Date of Award

Spring 1-1-2018

Document Type

Dissertation

Degree Name

Doctor of Philosophy (PhD)

First Advisor

Daniel F. Doak

Second Advisor

Sharon K. Collinge

Third Advisor

Aaron Clauset

Fourth Advisor

James A. Estes

Fifth Advisor

Mark Novak

Abstract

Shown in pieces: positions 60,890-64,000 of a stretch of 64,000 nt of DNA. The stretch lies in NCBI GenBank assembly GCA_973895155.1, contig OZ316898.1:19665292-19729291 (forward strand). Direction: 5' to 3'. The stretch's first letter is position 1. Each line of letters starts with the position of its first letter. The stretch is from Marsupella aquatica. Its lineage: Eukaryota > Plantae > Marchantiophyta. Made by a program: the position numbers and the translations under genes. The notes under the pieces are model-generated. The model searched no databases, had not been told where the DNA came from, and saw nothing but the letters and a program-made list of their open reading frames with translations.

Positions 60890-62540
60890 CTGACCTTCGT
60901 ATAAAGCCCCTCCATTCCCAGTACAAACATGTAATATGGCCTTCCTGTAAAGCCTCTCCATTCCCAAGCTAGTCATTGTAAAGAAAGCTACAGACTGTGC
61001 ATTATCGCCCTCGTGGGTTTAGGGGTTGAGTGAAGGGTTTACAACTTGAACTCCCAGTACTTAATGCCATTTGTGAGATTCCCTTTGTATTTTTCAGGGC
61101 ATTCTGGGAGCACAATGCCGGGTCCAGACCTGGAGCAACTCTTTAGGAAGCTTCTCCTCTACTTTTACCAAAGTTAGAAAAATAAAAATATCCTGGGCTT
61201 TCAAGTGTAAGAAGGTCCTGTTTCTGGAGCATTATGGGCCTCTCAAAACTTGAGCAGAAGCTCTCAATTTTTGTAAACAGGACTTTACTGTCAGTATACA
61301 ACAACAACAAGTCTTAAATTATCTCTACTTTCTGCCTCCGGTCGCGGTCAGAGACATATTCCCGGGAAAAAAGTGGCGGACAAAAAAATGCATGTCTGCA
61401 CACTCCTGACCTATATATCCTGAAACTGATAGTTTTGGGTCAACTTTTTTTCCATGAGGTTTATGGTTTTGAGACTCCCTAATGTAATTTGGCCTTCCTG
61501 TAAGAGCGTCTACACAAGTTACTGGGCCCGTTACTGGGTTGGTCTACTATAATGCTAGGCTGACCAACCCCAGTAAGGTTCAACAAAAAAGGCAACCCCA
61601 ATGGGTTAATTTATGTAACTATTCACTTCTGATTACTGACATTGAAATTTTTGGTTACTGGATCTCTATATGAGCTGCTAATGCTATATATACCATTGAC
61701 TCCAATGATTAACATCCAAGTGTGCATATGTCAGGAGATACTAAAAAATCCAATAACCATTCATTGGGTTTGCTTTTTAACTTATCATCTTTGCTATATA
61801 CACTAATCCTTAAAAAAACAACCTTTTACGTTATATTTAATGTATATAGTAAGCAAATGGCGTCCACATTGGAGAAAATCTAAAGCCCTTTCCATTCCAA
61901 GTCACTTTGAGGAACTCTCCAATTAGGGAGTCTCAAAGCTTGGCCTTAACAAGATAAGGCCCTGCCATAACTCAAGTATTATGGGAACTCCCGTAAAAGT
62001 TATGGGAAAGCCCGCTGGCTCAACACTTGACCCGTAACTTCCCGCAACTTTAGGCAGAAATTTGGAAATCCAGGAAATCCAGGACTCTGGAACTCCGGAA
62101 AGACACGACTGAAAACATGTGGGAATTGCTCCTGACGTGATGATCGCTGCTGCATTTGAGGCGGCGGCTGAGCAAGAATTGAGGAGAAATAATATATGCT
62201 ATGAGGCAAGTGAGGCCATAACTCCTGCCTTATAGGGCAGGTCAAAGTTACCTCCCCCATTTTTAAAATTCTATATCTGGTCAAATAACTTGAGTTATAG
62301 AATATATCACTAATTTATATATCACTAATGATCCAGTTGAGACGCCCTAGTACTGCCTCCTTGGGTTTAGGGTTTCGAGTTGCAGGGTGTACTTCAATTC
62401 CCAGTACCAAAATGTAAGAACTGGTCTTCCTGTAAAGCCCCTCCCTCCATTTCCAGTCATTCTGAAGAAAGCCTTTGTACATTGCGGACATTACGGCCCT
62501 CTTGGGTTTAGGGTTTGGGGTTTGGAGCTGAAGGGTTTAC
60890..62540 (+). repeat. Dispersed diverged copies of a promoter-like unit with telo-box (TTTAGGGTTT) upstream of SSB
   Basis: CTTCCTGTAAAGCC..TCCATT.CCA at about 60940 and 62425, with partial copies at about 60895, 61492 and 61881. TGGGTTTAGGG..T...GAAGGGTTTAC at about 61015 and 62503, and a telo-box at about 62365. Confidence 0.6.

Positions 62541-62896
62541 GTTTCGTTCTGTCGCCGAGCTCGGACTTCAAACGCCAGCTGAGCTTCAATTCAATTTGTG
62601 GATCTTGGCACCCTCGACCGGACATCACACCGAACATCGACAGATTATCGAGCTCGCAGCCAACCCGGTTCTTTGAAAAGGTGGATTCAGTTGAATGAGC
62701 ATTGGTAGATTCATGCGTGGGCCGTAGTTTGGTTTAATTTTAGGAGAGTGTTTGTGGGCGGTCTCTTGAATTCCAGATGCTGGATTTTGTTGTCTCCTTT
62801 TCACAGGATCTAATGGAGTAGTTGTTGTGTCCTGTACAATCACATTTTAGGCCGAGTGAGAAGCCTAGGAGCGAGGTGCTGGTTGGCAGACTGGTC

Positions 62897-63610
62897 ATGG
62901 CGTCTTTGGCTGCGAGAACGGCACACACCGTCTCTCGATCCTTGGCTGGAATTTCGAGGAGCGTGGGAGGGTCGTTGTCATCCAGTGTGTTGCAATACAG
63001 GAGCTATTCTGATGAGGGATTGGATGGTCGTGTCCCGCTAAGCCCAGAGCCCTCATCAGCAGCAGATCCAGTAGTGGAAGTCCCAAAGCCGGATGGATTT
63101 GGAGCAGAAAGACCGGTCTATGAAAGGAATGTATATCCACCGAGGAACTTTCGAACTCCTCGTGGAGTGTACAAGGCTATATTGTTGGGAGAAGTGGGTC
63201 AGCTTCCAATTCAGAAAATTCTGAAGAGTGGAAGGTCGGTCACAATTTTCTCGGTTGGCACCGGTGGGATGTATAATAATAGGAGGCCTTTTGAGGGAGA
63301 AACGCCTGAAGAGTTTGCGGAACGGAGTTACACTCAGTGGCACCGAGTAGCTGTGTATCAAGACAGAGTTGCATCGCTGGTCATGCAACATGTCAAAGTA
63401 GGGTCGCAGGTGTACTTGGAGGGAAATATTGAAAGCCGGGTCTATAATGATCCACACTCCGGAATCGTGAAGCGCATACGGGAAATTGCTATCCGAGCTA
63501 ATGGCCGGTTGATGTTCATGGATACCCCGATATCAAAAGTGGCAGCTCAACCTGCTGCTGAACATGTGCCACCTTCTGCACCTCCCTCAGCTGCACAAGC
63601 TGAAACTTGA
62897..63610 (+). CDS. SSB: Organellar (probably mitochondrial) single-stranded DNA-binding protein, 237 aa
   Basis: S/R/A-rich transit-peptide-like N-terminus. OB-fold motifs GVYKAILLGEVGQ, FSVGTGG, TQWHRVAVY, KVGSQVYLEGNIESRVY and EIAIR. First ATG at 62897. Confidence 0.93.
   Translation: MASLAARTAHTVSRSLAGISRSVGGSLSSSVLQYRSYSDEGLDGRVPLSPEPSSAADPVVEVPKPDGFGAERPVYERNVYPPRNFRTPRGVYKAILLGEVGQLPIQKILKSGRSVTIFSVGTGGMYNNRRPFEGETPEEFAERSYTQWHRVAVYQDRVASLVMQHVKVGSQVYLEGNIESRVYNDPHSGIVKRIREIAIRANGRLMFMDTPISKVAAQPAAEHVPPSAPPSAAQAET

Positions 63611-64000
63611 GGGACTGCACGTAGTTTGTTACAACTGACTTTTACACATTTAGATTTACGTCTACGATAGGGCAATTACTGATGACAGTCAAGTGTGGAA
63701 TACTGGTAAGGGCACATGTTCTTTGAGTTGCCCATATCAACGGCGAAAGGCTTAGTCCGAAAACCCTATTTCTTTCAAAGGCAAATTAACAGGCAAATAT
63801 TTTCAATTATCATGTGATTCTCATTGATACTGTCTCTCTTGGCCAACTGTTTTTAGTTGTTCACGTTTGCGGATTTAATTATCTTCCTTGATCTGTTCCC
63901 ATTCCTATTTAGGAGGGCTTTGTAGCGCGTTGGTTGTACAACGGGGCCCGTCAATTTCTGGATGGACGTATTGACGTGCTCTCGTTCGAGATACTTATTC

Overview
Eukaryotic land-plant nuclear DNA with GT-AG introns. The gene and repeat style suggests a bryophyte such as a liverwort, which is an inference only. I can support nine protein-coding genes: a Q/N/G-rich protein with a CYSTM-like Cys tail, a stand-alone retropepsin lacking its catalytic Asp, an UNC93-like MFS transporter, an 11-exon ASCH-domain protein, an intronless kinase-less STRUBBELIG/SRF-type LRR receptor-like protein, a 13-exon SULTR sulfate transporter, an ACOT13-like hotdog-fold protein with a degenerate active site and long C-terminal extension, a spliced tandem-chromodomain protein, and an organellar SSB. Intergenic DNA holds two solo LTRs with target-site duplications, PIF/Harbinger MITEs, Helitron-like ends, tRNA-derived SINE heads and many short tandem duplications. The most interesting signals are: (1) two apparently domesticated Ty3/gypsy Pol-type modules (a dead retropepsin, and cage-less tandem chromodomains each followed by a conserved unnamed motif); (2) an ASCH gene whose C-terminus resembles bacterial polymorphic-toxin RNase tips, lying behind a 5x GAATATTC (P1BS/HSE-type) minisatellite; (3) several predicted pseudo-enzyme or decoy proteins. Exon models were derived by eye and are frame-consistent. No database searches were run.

Empirical studies of graphs have contributed enormously to our understanding of complex systems, growing into a more scientific exploration of communities spanning the physical, biological, and social called network science. As the quantity and types of networks have grown so has their heterogeneity in quality and specificity resulting in a wealth of datasets that are not matched by existing theoretical methods. This is especially true in ecology where the majority of interactions are indirect and unobservable even in well-studied systems. As a result ecologists continue to grapple with three fundamental questions: Most basically, (i) `How do ecosystems function?' I answered this question by comparing networks to each other such that poorly-studied systems can be understood through their similarity to well-understood ones and theoretical models. To do this I created the alignment algorithm netcom which recasts ecosystem processes as statistical dynamics of diffusion kernels originating from a network's constituent nodes. Using netcom I constructed a supervised classifier which can distinguish processes in both synthetic and empirical network data. While this kind of inference works on currently available network data, I have shown how causality can serve as a more effective and unifying currency of ecological interaction. Measures of causality are even able to identify complex interactions across organizational scales of communities, answering the longstanding question (ii) `Can community structure causally determine dynamics of constituent species?' Moreover, causal inference can be readily combined with existing modeling frameworks to quantify dynamic interactions at the same scale as the underlying data. In this way we can answer the question (iii) `Which species in an ecosystem cause which other species?' These tools are part of a paradigm shift in ecology that offers the potential to make more reliable management decisions for dynamic ecosystems in real time using only observational data.

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